• Fell 2.0 has about five or six.
  • Musical Pastiche:
    • The track "Animosity" from the Marathon Phoenix soundtrack (currently only used on the level "Roquefortress", although older releases also used it for "Escape Two Thousand") is inspired by Vangelis' Blade Runner soundtrack.
    • Eternal 1.3 also has several pastiches of the Blade Runner soundtrack. One is even titled "Aerival (καθιερούμενη πρός Ευάγγελος)"; the subtitle seems to be Ancient Greek for "dedicated to Vangelis".
    • Eternal 1.3's "Bungie Cyber-Thrash Medley" is, per its composer, heavily influenced by Grace Under Pressure-era Rush and Painkiller-era Judas Priest.
  • Nice Job Breaking It, Hero:
    • In Rubicon you're tricked into helping a rampant AI take control from the stable one.
    • Basically all of the failure branches of Eternal wind up this way - something you did or failed to do winds up having catastrophic consequences.
      • In chapter one, this is siding with Hathor, who desires vengeance against humanity. The latest revisions of 1.3 withhold her Motive Rant until later in the game, partly to give her subtler characterisation on this count, and partly to make it less obvious whose side to take.
      • In chapter two, this is siding with Tycho, who has been infected by the Pfhor's clones of him.
      • In chapter three, this is assisting the S'pht, which leads to the Pfhor unleashing the trih xeem on Lh'owon's sun, freeing the W'rkncacnter inside. 1.3 makes this choice substantially more difficult because Leela, our other option, seems to have gone mad. Fortunately, she gets better quickly.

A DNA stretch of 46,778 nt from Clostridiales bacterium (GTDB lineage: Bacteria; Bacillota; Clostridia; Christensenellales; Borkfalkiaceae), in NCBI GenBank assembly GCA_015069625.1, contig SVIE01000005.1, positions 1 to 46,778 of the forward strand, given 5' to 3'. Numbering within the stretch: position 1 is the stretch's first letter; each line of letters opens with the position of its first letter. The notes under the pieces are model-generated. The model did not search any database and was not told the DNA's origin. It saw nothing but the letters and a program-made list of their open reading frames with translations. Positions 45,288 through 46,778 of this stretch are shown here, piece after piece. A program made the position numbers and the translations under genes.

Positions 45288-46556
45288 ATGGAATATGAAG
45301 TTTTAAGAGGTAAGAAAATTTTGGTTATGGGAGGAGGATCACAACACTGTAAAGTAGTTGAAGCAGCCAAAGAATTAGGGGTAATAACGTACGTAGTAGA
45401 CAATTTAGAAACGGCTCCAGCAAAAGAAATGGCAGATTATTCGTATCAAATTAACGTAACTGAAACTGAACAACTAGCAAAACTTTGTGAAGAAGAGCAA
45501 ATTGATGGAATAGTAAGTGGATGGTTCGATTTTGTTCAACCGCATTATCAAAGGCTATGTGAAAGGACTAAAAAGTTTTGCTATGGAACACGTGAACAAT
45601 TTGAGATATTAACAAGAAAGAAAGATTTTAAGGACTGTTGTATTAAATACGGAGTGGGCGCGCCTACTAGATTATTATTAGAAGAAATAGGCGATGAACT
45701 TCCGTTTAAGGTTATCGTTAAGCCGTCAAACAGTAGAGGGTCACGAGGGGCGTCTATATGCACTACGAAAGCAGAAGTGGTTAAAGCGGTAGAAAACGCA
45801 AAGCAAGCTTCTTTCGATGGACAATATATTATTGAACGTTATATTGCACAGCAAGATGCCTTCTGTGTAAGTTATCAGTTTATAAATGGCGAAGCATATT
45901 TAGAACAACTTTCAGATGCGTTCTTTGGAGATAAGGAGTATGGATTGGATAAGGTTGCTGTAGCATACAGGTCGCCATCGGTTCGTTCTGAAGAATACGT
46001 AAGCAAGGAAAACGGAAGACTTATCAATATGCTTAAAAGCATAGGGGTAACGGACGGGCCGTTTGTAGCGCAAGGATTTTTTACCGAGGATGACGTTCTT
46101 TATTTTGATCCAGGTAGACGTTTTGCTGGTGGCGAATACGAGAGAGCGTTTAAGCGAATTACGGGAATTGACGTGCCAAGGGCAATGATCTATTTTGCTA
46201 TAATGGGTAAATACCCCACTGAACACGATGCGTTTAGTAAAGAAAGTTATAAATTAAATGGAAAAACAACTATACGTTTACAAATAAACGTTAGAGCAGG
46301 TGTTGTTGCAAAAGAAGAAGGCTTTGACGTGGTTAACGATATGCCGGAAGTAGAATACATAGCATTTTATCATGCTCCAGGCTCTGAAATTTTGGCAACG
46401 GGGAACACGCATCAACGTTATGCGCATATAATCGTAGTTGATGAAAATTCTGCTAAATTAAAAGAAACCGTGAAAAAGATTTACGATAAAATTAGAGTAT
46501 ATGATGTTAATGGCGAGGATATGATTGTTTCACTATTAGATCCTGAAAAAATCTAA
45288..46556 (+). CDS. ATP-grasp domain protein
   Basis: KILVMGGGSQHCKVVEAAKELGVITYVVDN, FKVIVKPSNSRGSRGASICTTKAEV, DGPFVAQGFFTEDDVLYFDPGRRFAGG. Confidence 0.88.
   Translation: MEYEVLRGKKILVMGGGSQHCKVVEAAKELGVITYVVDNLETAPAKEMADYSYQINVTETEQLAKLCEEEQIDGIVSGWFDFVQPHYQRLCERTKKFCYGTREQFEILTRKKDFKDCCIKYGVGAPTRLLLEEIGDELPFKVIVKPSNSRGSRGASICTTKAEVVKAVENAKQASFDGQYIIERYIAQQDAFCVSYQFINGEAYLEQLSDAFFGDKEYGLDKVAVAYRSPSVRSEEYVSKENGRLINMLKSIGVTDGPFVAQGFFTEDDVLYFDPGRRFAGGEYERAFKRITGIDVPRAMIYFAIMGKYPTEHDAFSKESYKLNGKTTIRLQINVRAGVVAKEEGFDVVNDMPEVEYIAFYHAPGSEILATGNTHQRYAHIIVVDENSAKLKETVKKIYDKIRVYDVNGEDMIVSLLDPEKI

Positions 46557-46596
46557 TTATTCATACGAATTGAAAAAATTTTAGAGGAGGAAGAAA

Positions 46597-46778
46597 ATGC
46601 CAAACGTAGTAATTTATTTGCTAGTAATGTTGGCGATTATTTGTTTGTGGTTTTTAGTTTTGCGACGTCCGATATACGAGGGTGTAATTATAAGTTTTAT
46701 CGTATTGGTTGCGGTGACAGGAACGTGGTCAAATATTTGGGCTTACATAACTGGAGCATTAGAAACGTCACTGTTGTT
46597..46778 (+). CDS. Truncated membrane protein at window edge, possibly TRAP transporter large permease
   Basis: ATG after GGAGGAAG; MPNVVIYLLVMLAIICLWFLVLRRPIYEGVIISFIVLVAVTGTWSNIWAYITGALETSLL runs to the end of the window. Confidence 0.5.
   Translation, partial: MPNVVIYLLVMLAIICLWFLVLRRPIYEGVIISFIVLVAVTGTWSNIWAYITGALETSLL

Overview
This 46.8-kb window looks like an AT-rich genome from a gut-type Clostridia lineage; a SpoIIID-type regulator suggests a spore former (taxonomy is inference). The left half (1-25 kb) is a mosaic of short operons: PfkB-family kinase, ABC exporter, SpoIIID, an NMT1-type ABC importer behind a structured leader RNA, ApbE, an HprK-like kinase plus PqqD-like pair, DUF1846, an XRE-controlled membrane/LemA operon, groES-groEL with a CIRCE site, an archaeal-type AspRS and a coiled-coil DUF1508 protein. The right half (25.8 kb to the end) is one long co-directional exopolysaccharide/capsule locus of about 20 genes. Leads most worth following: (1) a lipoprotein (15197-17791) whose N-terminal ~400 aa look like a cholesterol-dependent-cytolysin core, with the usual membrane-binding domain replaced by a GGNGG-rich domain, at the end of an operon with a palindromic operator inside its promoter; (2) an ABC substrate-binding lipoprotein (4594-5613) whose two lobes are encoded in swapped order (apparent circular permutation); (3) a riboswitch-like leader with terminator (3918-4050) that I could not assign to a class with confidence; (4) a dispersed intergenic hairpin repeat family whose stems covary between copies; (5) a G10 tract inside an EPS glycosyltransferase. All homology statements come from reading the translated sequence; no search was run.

• In chapter four, this is not destroying the Cybernetic Junction inside the dreadnought, which Hathor then takes control of.
      • In chapter five, this is destroying Hathor's memory, then going along with her plan. We have no choice but to do the former, and although she's gone through a Heel–Face Turn, we've destroyed all her memories of the solar system, so she has no way to know that her plan would blow up Earth's sun (and we have no way to tell her).
  • Nintendo Hard: Some of the scenarios get this way.
    • Red is often regarded as the most difficult of the major total conversions, in addition to being pants-wettingly scary.
    • Phoenix is also extremely difficult (you will probably have to decrease your usual difficulty setting by at least one level for it to be at all winnable at your current skill level), although it has a pretty erratic difficulty curve at first. It really starts getting difficult when the levels stop giving you fixed recharge points and only give you powerups, and it doesn't really let up at any point after that. (Nearly all the levels of Tempus Irae on Earth have the same mechanic, but they are nowhere near as difficult, mostly owing to the monster physics changes in Phoenix, as well as the Zerg Rush nature of enemy attacks).